3.) Jon Favreau as Foggy Nelson

Franklin P.”Foggy” Nelson is Matt’s best friend and law partner at the law firm of Nelson & Murdock. He’s an overweight sort of everyman character that, on the surface, appears to be nothing more than comic relief, but is actually a very capable attorney and one of the Marvel Universe’s most textured stalwarts. Actor/director Jon Favreau did a bang-up job with Foggy in the Daredevil film, bringing some much-needed energy and levity to a movie burdened with stiff performances and a flat, dour tone.

Favreau shared some terrific chemistry with Affleck, counter-balancing Matt’s somber brooding with some nicely-timed humor. Unfortunately for Favreau, much of Foggy’s character development was a victim of studio mandates that the film be faster-paced, and thus ended up on the cutting room floor, relegating his version of Foggy solely to comic relief status. Still, he was a joy to watch; a beacon of light in an otherwise inky black sea of suck.

2.) The “Sonar Vision” Effects

In the comics, Daredevil “sees”  via the sound waves bouncing off of his surroundings. The noises of the city, such as jack hammers, traffic, and even voices produce waves that make them visible, operating as a form of sonar. Visualizing this “sonar vision” for the audience was a challenge for Johnson and crew, but they finally cracked it after almost a full year of development, and the results are very effective and still hold up today, in my opinion. The sequence where Matt is able to see Elektra’s face for the first time by the sound of hundreds of raindrops splashing on it is particularly creative and quite touching. All right, yes, it’s overwhelmingly cheesey, but hey, I’m a mushy kind of guy sometimes.

1.) The Daredevil Costume

People give this costume design a ton of grief, but I actually like it a lot. For one thing, it’s immediately recognizable as Daredevil — the small horns are built into the cowl, it’s all red (albeit a darker shade), the “Double D” Daredevil logo is present, and it pulls off the red-eye lenses in a cool way. It’s also functional and fairly believable. The suit is not bulky or rubbery like Batman’s movie costumes, and gave Affleck and his stuntman a decent range of mobility to perform all of the flipping and martial arts manuevers during fight sequences.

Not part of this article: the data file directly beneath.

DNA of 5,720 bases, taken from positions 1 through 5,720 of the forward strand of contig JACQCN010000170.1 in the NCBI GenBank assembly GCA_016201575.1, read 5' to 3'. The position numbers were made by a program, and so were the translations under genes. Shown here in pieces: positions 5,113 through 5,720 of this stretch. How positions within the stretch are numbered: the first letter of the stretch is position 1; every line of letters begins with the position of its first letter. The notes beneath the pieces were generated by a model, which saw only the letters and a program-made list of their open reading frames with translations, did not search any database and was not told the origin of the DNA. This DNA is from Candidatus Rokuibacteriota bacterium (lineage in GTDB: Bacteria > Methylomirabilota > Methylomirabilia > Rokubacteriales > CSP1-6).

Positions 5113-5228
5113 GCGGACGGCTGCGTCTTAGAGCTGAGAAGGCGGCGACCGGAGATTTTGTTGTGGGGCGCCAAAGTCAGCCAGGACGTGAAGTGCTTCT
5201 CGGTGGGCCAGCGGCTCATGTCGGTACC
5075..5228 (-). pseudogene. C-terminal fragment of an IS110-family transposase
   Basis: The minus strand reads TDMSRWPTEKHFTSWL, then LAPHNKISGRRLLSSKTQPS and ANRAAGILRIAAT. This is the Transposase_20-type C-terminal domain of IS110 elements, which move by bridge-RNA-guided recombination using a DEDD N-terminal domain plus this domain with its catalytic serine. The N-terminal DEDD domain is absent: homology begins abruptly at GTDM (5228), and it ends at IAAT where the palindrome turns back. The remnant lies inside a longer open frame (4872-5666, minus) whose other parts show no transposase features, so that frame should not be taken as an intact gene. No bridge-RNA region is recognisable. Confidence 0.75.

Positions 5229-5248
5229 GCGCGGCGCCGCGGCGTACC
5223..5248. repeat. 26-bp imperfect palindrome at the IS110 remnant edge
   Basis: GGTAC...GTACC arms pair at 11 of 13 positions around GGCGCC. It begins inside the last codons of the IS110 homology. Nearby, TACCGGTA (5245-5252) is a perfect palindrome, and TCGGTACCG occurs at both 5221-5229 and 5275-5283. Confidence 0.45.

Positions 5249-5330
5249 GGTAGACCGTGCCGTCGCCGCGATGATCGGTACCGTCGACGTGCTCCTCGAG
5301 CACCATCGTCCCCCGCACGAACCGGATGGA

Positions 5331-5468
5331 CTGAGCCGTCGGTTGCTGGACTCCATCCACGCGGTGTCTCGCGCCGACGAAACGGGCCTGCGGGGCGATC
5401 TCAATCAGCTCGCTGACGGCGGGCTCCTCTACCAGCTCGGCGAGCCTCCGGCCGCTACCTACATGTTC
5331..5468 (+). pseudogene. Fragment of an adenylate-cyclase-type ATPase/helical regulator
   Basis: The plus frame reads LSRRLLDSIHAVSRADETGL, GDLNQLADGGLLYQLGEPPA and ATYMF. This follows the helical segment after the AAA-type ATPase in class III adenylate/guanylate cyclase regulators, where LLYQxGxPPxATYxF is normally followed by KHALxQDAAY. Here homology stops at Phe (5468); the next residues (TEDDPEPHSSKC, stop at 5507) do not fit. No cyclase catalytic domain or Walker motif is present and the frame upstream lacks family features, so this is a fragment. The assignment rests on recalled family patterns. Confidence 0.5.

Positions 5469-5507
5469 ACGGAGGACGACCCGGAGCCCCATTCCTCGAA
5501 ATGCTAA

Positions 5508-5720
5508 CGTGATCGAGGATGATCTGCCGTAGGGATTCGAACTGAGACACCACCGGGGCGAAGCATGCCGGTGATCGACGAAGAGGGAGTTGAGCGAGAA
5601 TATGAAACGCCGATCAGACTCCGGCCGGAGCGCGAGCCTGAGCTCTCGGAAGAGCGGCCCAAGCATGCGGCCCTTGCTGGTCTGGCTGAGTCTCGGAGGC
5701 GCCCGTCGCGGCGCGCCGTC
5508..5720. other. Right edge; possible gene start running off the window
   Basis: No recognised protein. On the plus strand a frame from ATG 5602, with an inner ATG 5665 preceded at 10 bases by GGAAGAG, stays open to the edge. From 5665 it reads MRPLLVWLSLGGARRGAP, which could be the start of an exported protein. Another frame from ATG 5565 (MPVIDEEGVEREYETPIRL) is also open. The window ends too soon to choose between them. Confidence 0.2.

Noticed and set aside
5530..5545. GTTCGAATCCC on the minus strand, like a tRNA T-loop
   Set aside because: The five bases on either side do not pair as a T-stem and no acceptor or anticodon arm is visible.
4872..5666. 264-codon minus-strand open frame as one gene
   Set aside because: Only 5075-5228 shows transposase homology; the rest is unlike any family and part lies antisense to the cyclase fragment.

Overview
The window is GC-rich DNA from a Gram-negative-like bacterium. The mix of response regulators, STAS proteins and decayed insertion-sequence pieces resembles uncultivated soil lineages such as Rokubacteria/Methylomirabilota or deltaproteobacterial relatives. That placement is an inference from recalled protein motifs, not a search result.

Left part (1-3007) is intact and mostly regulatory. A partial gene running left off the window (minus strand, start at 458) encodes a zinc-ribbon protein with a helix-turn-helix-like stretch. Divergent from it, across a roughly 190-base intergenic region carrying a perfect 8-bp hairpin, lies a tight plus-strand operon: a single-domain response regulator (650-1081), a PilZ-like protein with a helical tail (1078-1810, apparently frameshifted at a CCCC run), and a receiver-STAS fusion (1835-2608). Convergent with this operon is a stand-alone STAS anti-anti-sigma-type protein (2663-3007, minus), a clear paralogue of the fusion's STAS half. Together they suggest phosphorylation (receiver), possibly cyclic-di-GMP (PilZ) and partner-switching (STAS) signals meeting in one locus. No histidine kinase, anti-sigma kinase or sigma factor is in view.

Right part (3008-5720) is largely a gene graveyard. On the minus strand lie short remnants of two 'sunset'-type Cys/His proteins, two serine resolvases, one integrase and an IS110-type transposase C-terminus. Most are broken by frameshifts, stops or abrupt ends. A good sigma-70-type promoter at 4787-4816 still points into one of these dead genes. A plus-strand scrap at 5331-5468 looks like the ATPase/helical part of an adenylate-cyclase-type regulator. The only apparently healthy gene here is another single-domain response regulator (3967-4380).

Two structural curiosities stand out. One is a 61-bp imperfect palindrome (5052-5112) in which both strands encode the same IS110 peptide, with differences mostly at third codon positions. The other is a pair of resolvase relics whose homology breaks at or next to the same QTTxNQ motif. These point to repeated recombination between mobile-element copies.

Obviously, Ben Affleck was not a great casting decision, but he cut a good figure in the suit with his lantern jaw and cleft chin, preserving the visual aesthetic of the man without fear. Besides, it could have been much, much worse.


No? Well then, how about…THIS???

You’re welcome for the nightmares.


About Author

Jeff Carter

Jeff is the defining voice of his generation. Sadly, that generation exists only in an alternate dimension where George Lucas became supreme overlord of the Earth in 1979 and replaced every television broadcast and theatrical film on the planet with Star Wars and Godzilla movies. In this dimension, he’s just a guy from New England who likes writing snarky things about superheroes, monsters, and robots.

  • One of my favorite things about Daredevil was the beginning routine of Murdock’s daily life as a blind man. The differently folded bills in his wallet to denote denomination was a particularly nice touch.

  • mondo

    that and chewing a handful of vicodin before he went to bed.while showing his various battle scars

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  • Ray Butler

    I liked DareDevil, I see why people have issues with it, but I’m not a comic book guy, I’m a movie guy and DD was what it was. I agree with all points here, I admit Affleck kinda brought a homo-erotic touch to the suit, and the whole Electra thing was more about milking “Bennifer”, but Bullseye was great, unfortunately dead, and they over did the final scene with Kingpin with Mac Truck punches only to be anticlimactic with the knee breaking.